To learn more about why JJDPA matters, visit here.
To read coverage by the Juvenile Justice Exchange about this meeting, visit here.
Carmen Daugherty Thursday, 13 February 2014 Posted in Uncategorised
On February 11th, the U.S. Department of Justice (DOJ) issued a letter to state governors reminding them of their obligations under the Prison Rape Elimination Act (PREA) and setting a strict deadline for governor certification of compliance. Per the PREA standards, states risk losing valuable federal dollars--such as the Bureau of Justice Assistance's Edward Byrne Memorial Justice Assistance Grant Formula Program and the Office of Juvenile Justice and Delinquency Prevention's (OJJDP) Act Formula Grant Program--if unable to provide DOJ with certification of compliance or assurance that money will be used to come into compliance.
Carmen Daugherty Monday, 18 November 2013 Posted in Uncategorised
On November 15th, The National Crittenton Foundation, Georgetown Law Center on Poverty, Inequality & Public Policy, and Human Rights Project for Girls hosted a Trauma-Informed Policy and Practice for Disconnected Girls forum at Georgetown University Law Center. This event launched a new policy series entitled Voices and Visibility for Disconnected Girls: Responding to Trauma. The goal of this new series is to explore the importance of trauma-informed approaches to girls in school, the juvenile justice system, and child welfare system.
Carmen Daugherty Wednesday, 30 October 2013 Posted in Uncategorised
|Michael Jones and Liz Ryan|
Carmen Daugherty Monday, 21 October 2013 Posted in Uncategorised
We can not let another 10 years go by without states removing children from adult jails and prisons. Take action today. Let the U.S. Attorney General know that kids need to be removed from adult jails and prisons.
Carmen Daugherty Monday, 14 October 2013 Posted in Across the Country
Twitter users are familiar with Worldwide Trends--popular hashtags of the moment. Fashion aficionados know what’s trending for each season. Trend analysis usually predicts what will happen in the future with consideration of the past. How do advocates, families, and youth make “youth justice” a trend?
On October 10th, CFYJ will release State Trends Legislative Victories from 2011-2013 Removing Youth from the Adult Criminal Justice System which examines the accomplishments of states that enacted laws to keep kids out of the adult criminal justice system. The trend is towards more humane and appropriate treatment of kids in the criminal justice system, yet there is still much work to be done in order to have a justice system that recognizes that kids are different and deserve a chance at rehabilitation over severe sanctions.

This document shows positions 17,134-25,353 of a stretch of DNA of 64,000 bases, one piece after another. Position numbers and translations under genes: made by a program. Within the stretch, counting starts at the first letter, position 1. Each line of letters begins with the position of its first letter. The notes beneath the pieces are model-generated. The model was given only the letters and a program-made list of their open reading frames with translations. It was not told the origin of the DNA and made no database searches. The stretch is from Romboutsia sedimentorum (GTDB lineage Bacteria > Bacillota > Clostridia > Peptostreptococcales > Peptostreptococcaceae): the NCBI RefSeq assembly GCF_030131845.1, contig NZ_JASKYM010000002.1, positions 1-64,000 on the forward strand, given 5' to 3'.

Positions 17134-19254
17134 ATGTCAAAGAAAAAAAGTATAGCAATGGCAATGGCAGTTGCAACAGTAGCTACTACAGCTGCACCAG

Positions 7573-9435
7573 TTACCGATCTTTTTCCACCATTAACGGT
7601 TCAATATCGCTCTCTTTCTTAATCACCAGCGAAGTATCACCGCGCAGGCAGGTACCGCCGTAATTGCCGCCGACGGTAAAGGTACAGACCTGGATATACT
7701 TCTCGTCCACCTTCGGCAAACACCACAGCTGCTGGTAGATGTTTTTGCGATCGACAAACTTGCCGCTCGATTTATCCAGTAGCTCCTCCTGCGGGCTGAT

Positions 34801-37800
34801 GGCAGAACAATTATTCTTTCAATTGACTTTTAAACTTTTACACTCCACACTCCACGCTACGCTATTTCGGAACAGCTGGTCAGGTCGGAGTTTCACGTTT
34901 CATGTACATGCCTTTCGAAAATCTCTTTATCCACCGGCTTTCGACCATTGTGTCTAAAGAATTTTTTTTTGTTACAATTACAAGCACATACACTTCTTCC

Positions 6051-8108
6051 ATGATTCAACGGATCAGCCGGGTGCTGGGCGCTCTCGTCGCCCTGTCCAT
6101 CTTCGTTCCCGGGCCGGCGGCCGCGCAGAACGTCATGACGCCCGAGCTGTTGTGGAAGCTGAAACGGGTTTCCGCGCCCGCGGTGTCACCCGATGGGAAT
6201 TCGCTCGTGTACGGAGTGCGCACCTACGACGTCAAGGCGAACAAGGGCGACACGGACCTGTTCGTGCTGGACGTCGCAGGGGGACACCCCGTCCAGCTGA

Carmen Daugherty Monday, 15 July 2013 Posted in Uncategorised
On June 11th, Nevada Governor, Brian Sandoval, approved Assembly Bill 202 which protects youth from entering the adult criminal justice system in the state. AB 202 does several things to encourage the safety and rehabilitation of youth in both the juvenile and adult systems. The bill raises the age at which a child will be automatically transferred to 16 for murder or attempted murder. AB 202 also protects youth entering the adult jails by allowing those kids tried as adult to petition the court to be placed in juvenile detention facilities pending their court proceedings. Previously, youth could automatically be housed in adult jails while awaiting trial and research shows us that youth in adult jails are 19 times more likely to commit suicide than youth in the general population and 36 times more likely to commit suicide than youth in juvenile detention facilities.
Finally, the bill will take a retrospective and prospective look at the practice of prosecuting kids as adults by creating a task force to study certain issues relating to juvenile transfer, including blended sentencing as an option, capacity of juvenile facilities to house youth charged as adults, and costs analysis of housing those kids. The taskforce-- comprised of youth serving agencies, mental health professionals and child advocates--will work on gathering information and providing analysis through the interim session with recommendations for legislation provided to the 78th Session of the Nevada Legislature.
While this is a vast improvement to the Nevada justice system, there is much work to be done to ensure that youth are appropriately charged and rehabilitation is truly an option for all children.